theaters? To say we abhor swearing, yet not turn the movie off is
two-faced. We watch movies of our own free wills. We watch for
relaxation. If there's swearing, the Bible tells us such should vex us
(2 Peter 2:6-8; Psalms 101:3). If we abhor something, it nauseates
(vexes) us so we get away from it. If we don't put it far from us, when
it's within our ability to do so, we don't honestly hate it.
Getting back to my son's baseball team, if I don't draw the line
saying, 'swearing won't be tolerated', my son will learn, from my lack
of commitment in battle, 'swearing's a mild irritant, but certainly not
to be abhorred'. If I find swearing's tolerated and don't pull my son,
I'm a hypocrite to my child. I essence I'm saying, 'abhor the
swearing,' but my actions say, 'for a little fun the passion that comes
with abhorrence can be abated'. They would pick up the implied meaning
through my lack of action and wouldn't learn to abhor it themselves.
Gaining Proper Perspective
One problem bringing the seriousness of language abuse to proper
perspective, is the hardness we develop living amidst continual abuse.
Society has become extremely base, as a whole, throughout history. The
Romans during the early church made coliseums for sport. The people
thronged to these sporting events. You know what they saw? Men forced
to fight each other to death. Ships battle each other until one was
totally destroyed. The people watched Christians fed alive to lions.
The coliseums are stained with the blood of who knows how many.
Bringing similar acclimatizing to bear on foul language, picture this:
We're back at the baseball practice. If our society found it appealing
to torture animals, we can envision that if an animal meandered by,
some on the team might fetch it to torture. This goes on several times
during the practice. As a parent, with our present perspective, we
would be appalled. We would pull our children from such a team. What if
it happened, on the average, once per practice? Is that infrequent
enough we would put up with it? I should hope not! Why should even once
per practice be too much? IT'S
ABOMINABLE, that's why! We naturally, at
present, abhor such conduct. As such abuse became more and more
accepted and practiced in our society, we would grow calloused and
eventually tolerate it.
With foul language, we hear it at work, on the street, buying groceries
and (truly God forbid) in our churches. It's around us everywhere. End
result, we no longer 'abhor' it. We justify our callousness saying we
don't use it or appreciate it. We think this is the heart condition God
calls us to have. Such iniquity should bring more grief than that!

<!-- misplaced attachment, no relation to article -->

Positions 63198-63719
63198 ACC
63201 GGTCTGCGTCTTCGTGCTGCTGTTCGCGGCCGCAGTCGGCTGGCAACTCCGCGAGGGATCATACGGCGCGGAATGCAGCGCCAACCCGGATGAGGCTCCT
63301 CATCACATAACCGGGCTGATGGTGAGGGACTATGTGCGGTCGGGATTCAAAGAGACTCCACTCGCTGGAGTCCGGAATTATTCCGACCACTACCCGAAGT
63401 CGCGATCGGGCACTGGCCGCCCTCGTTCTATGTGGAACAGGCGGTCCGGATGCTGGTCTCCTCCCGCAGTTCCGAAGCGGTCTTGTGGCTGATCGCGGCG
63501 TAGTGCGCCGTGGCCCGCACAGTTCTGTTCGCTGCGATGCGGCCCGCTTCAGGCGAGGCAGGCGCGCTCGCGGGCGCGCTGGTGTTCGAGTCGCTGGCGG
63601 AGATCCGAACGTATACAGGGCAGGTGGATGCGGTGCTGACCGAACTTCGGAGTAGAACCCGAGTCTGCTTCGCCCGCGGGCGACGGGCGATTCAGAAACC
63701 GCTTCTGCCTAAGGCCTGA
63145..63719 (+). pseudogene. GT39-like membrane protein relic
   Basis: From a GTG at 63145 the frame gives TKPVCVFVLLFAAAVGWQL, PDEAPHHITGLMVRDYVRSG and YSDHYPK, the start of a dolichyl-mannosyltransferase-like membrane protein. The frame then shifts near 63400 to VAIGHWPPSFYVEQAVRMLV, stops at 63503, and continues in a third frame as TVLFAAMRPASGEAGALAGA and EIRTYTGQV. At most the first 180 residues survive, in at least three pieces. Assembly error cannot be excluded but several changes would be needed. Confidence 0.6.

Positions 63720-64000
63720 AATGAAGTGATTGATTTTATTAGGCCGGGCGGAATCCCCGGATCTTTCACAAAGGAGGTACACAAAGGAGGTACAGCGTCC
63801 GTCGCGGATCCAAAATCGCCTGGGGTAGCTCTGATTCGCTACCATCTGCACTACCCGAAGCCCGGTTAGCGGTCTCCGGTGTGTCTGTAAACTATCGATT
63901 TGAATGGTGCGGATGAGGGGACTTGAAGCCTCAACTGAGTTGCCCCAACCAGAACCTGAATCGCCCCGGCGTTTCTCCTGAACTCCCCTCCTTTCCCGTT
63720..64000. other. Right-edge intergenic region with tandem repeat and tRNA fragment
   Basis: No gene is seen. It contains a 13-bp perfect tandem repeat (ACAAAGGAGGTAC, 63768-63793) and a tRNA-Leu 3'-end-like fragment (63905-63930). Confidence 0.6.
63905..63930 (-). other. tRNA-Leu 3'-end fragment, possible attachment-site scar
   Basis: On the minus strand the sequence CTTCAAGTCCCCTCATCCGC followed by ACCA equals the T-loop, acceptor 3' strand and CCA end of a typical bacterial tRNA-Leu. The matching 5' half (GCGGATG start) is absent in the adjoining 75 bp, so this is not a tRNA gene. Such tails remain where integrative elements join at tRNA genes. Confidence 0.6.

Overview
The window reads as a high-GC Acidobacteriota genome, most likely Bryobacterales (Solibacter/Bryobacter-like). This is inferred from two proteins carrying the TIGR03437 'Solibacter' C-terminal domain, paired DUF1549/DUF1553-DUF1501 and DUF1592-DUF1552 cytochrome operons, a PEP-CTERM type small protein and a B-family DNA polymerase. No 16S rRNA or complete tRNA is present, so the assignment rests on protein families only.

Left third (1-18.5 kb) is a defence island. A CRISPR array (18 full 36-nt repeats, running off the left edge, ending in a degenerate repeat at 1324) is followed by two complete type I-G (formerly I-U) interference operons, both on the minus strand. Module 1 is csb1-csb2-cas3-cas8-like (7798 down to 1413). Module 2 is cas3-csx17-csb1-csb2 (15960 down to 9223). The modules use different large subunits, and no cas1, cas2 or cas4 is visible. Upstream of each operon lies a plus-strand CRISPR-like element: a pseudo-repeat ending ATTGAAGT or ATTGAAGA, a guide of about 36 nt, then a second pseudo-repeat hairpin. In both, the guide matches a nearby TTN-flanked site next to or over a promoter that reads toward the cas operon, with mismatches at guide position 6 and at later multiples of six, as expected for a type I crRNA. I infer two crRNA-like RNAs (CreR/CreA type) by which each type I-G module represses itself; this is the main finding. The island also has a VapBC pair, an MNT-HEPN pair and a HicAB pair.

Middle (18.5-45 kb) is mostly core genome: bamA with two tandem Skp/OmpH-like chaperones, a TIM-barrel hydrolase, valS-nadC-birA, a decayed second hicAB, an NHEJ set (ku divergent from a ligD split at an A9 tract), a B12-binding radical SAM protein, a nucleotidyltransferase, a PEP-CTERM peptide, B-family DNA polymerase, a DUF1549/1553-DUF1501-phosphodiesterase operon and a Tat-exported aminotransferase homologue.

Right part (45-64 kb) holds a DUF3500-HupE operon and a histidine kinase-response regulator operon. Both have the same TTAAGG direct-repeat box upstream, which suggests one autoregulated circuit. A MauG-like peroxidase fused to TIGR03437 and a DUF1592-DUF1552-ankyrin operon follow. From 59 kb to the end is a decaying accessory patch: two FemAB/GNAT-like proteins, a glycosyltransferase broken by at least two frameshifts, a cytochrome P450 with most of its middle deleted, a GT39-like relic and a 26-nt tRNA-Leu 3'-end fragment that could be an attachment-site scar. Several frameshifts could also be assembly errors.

We'll go through this world with grief. Lot was vexed continually in
Sodom (2 Peter 2:6-9). He was termed a 'righteous' man. A continual
grief is not an evil thing. In the midst of iniquity, it's a healthy
sign! Remember Ezekiel's vision (Ezekiel 9:1-6). He saw God command His
servant to go into Jerusalem, marking on the forehead all that mourned
over the evil in the city, that sighed continually because of sin.
After him, the messengers of death followed, slaughtering those who
didn't have this mark. Where do you stand? Our hearts have grown cold.
Call upon God to renew a right spirit within us.
We can't avoid exposure to iniquity. Disciplining the world isn't a
charge God gave us (I Corinthians 5); however, we can seek God's face
to put His heart, His view in us through His Holy Spirit (Psalms
51:10). God's command to us is:
15 But as he which hath
called you is holy, so be ye holy in all manner
of conversation; 16 Because it is written, Be ye holy; for I am
I Peter 1:15,16
God said we would be bizarre to the rest of the
14 Who gave himself for
us, that he might redeem us from all iniquity,
and purify unto himself a peculiar people, zealous of good
God hears more foul language in one day that you'll
hear in your
lifetime, but He still abhors it. Do we? If so, do we care enough to do
something about it? It boils down to whether we really love the Lord.
If we love Him, we'll keep his commandments:
3 And hereby we do know
that we know him, if we keep his commandments.
4 He that saith, I know him, and keepeth not his commandments, is a
liar, and the truth is not in him. 5 But whoso keepeth his word, in him
verily is the love of God perfected; hereby know we that we are in
I John 2:3-5
Do we care about what's pleasing to Him? If swearing
bother us, after hearing what His word has to say, our claim to know
Him has to be as the above passage says - a lie. If this is the case,
call on the Lord to grant you a repentant heart and turn to Him. He can
make you pure. He can enable love for Him to truly be there, and hatred
of all that He hates. You'll be able to say with all purity, 'Praise
the Lord' and mean it.
Free to Copy under Creative Commons BY-NC-ND3.0 License by Darrell Farkas
All quotations are from the King James Version of the Bible